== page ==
Technology reduces diagnosis of BRD from four + days to about 30 minutes

The number one struggle Aaron Ault faces on his farm is managing bovine respiratory disease (BRD). During a bad BRD outbreak, the Indiana farmer may spend weeks pulling two to three dozen sick calves per day from his herd for treatment. 

One of the most prevalent and costly illnesses in the beef and dairy industries, BRD accounts for about half of all feedlot deaths in North America and costs producers as much as $900 million a year. 

“I believe it’s the biggest problem in the beef industry,” says Ault, who farms 3,200 acres of corn and soybeans and manages 3,000 head of cattle.

While a rapid diagnosis could not only improve the well-being of animals and save producers significant money, results from current tests take four or more days.

“Bovine respiratory disease can be triggered by a number of bacteria and viruses, making treatment decisions difficult,” says Mohit Verma, assistant professor of agricultural and biological engineering, Purdue University. “By the time a test comes back in four or five days, the disease may have killed the calf or spread to many others in the feedlot.”

Purdue University researchers, led by Verma, are developing technology to reduce diagnosis time to about 30 minutes. The work is being funded by a $1 million U.S. Department of Agriculture National Institute of Food and Agriculture Inter-Disciplinary Engagement in Animal Systems (IDEAS) grant.

“Over the next three years, we will develop a test that addresses the bacterial side and have a prototype to use in the field,” he says.

Currently, veterinarians treat BRD with antibiotics that are effective against the most common bacteria that causes the disease, according to Jennifer Koziol, a clinical assistant professor in Purdue’s College of Veterinary Medicine and a co-investigator on the project. However, she says it’s possible the bacteria could be resistant to certain antibiotics, which makes the treatment ineffective. Having a rapid, accurate test not only is good for the animals, it’s good for antibiotic stewardship.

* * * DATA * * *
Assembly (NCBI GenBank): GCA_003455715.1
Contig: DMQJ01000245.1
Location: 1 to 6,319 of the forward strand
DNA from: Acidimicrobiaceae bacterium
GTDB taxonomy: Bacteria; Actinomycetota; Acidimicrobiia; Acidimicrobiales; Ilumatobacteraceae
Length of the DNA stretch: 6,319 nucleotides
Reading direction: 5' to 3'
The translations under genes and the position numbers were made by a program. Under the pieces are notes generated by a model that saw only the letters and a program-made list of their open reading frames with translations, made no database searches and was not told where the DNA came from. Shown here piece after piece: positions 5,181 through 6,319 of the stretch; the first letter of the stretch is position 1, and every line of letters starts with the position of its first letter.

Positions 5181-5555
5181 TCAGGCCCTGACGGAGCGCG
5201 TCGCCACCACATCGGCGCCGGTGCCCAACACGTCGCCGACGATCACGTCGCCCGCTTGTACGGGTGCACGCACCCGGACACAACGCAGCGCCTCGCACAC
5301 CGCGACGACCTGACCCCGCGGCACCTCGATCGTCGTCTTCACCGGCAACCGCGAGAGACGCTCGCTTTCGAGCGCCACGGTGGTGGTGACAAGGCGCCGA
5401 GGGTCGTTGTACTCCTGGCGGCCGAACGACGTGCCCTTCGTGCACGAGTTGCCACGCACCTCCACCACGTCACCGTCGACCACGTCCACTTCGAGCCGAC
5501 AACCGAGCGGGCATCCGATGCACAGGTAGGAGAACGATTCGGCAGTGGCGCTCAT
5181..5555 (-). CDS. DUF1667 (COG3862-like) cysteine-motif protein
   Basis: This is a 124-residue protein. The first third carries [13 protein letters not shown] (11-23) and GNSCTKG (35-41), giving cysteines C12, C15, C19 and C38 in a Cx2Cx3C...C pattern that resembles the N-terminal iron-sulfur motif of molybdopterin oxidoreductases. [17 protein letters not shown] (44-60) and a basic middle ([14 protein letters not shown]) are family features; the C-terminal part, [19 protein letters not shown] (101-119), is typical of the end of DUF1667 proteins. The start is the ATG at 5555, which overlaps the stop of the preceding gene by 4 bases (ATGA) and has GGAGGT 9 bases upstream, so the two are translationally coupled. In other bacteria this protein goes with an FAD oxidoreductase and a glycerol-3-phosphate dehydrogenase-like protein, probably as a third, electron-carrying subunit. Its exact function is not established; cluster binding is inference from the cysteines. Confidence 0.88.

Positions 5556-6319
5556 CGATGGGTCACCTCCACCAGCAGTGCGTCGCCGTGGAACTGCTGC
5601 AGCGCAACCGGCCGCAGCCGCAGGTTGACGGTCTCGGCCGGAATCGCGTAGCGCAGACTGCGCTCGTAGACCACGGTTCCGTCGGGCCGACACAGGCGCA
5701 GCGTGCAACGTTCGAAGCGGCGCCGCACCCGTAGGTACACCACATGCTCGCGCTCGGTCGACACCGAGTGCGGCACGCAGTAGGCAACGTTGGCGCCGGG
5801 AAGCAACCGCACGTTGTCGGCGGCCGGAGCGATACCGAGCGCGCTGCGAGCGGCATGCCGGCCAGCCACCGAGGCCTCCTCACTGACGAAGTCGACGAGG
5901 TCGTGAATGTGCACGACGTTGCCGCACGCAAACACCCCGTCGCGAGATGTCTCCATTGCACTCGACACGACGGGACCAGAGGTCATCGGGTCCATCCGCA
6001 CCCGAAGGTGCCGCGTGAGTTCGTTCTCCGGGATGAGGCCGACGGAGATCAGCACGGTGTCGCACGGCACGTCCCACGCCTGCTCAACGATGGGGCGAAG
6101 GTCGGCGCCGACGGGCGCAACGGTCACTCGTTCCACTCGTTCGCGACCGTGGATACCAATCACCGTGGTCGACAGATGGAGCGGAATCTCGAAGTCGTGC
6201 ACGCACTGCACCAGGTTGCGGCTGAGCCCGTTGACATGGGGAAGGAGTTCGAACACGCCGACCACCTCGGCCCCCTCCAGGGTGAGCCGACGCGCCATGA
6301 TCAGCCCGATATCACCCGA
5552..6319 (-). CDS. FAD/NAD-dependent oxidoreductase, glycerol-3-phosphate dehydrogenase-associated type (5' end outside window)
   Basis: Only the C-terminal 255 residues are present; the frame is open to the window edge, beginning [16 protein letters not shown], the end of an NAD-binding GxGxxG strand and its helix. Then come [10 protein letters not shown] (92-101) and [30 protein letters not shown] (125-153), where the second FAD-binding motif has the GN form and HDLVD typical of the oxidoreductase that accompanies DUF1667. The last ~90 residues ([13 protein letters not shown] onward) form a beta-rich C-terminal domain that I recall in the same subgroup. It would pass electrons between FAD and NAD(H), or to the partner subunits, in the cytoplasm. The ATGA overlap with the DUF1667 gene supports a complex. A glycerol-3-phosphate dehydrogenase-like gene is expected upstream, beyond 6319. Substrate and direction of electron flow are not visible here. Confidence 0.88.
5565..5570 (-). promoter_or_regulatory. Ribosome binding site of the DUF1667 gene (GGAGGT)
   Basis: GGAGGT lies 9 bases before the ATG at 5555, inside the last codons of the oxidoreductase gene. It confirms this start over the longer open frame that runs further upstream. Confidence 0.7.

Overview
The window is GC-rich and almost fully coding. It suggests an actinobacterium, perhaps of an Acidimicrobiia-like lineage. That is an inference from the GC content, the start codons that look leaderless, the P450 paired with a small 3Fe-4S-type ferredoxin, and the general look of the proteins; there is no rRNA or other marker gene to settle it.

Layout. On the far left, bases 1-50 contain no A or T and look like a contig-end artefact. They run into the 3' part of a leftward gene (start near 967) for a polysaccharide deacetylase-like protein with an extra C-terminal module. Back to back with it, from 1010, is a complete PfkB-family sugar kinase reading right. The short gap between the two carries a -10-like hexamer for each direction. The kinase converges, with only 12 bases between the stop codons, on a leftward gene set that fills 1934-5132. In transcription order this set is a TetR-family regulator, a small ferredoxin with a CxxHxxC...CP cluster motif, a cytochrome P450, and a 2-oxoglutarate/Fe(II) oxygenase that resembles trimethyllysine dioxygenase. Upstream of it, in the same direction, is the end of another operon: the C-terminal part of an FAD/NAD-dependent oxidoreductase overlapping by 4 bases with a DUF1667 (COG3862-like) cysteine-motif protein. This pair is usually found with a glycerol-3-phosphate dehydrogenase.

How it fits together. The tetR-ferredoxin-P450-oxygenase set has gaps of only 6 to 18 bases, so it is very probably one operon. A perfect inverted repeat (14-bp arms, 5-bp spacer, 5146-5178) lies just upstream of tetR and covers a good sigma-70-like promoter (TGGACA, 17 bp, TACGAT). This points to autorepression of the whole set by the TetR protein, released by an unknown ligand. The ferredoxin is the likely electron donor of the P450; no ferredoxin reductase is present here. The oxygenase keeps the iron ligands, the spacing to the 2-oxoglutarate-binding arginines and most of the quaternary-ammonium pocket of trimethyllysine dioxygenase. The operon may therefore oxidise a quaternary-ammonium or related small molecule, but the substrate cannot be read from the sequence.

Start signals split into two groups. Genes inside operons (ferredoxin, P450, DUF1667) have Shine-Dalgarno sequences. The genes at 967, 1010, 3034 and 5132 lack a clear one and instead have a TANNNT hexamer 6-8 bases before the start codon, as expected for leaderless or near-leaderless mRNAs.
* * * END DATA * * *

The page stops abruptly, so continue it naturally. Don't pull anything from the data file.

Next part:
“When we have BRD going through multiple animals in the herd, we need to know exactly what bacteria we are up against and exactly which antibiotics will be useful quicker than four to five days, so we can make good choices about the antibiotics we use the first time,” she says. 

The biosensor technology being developed can help achieve that. 

“There’s also an opportunity to collect much better data about the health of our cattle through machine learning, looking at the types and amounts of bacteria normally present in a calf’s respiratory system and using that information to predict potential issues down the road,” says Ault, who is also a senior research engineer in Purdue’s School of Electrical and Computer Engineering and will be working with the team on engineering components of the technology.

Beyond BRD, the technology could also be the base for detecting other animal and human illnesses. Before receiving the USDA-NIFA IDEAS grant, Verma had started adapting the platform to identify the presence of SARS-CoV-2, the virus that causes COVID-19.

“To accurately diagnose a BRD infection, our sensors will need to be versatile enough to identify many bacteria and viruses,” he says. “It’s entirely possible we’ll be able to adapt these sensors rapidly to address other health issues, potentially even new viruses that require quick detection to prevent global pandemics.”

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